The Right Man?
I’ve had mixed feelings about long-time politico Leon Panetta’s naming as the Director of Central Intelligence in the incoming Obama Administration. On the one hand he certainly knows the ins and outs of Washington and is untainted by torture allegations. On the other hand I’m concerned that the new administration may undervalue relevant specialist expertise when that’s more important than ever.
Opinions from within the intelligence community itself are varied on the appointment. As James noted in his post some are lauding it. Some, like former member of the intelligence community Spook86, disagree:
Elements within the CIA have pursued a strident, anti-administration agenda, under-cutting President Bush’s policies on Iran’s nuclear program and other issues. Case in point: the intelligence community’s infamous 2007 assessment of Tehran’s nuclear ambitions–largely based on CIA analysts–which effectively ended any chances for U.S. military action against Iran. The long-term consequences of that analytical power play have yet to be determined.
To advance the reform agenda at Langley, the CIA clearly needs an experienced hand. But there are more compelling reasons to put a career intelligence officer in charge of the agency. The threat facing our nation remains very real; a recent study suggests that terrorists will stage a chemical or biological attack inside the United States during the next five years. Meeting that challenge requires a leader who doesn’t need on the job training, and will hold his organization to the highest standards of tradecraft and professional conduct.
Mr. Panetta is a capable administrator and experienced political operative, but he’s the wrong man to lead the CIA at this critical juncture. His nomination also reflects badly on President-elect Barack Obama and his transition team. Most of his national security team was announced last month. Delaying the CIA announcement until the New Year suggests that the appointment was something of an afterthought, or that the job was rejected by more qualified candidates.
This morning my blog-friend Mark Safranski makes the case that Leon Panetta is the right man for the job:
While Panetta is himself a partisan Democrat who on paper has had no direct experience with intelligence matters, he brings to the table some exceptional qualifications:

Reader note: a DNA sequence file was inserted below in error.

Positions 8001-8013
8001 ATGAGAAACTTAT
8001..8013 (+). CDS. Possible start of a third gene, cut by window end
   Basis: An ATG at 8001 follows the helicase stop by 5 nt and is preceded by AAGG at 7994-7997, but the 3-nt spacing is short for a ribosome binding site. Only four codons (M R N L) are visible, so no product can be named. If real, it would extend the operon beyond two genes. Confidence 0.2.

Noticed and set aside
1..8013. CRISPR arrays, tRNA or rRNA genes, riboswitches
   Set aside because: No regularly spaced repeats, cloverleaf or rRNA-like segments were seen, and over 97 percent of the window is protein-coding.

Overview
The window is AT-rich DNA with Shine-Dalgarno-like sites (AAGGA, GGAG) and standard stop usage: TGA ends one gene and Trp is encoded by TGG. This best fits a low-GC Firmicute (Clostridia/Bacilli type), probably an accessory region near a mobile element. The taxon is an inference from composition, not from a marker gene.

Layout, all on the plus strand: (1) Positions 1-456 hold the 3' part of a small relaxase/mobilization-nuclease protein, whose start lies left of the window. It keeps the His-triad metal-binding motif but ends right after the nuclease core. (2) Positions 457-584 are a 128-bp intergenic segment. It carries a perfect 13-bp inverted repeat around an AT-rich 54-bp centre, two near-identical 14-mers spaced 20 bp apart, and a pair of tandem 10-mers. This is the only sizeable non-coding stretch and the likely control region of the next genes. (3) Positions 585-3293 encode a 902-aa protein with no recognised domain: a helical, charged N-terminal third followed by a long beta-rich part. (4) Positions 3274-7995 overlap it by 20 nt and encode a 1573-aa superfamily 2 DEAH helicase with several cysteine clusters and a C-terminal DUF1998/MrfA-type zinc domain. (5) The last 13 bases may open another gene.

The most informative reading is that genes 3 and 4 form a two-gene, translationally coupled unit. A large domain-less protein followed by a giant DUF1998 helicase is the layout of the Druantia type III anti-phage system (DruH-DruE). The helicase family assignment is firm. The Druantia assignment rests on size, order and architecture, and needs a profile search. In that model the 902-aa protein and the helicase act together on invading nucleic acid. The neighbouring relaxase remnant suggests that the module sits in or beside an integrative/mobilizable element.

- As a former director of OMB, Panetta had the very rare “super-user” access at OMB that permitted him to review line item requests of the super-secret “black budget” of the entire intelligence community (IC). Few DCIs in the history of the CIA began the job with the perspective of funding, internal budgeting, and program expenditure in intelligence community matters of Leon Panetta.
- As the former White House chief of staff, Panetta was often present for the president’s daily brief (now the responsibility of the DNI, then of the CIA). While Panetta may not know the best practice in an intel analytical process, he has more than enough experience to recognize a shoddy intelligence product and to demand better performance.
- With his long experience in the legislative and executive branches, Panetta has clout of his own and is unlikely to be intimidated or impressed by Senate and House committees eager to witch hunt, scapegoat, or neuter the CIA clandestine service, which is risk-averse enough as it is. Panetta would be the first CIA director who was also a political heavyweight since William Casey.
- As a former White House chief of staff and member of the Iraq Study Group, Panetta has already been entrusted with the nation’s most sensitive secrets. He’s aware of the strengths, weaknesses, and blind spots of the IC and his patriotism is beyond reproach. Nor does he need the job. Panetta isn’t running for president in 2016 or cashing in like so many others.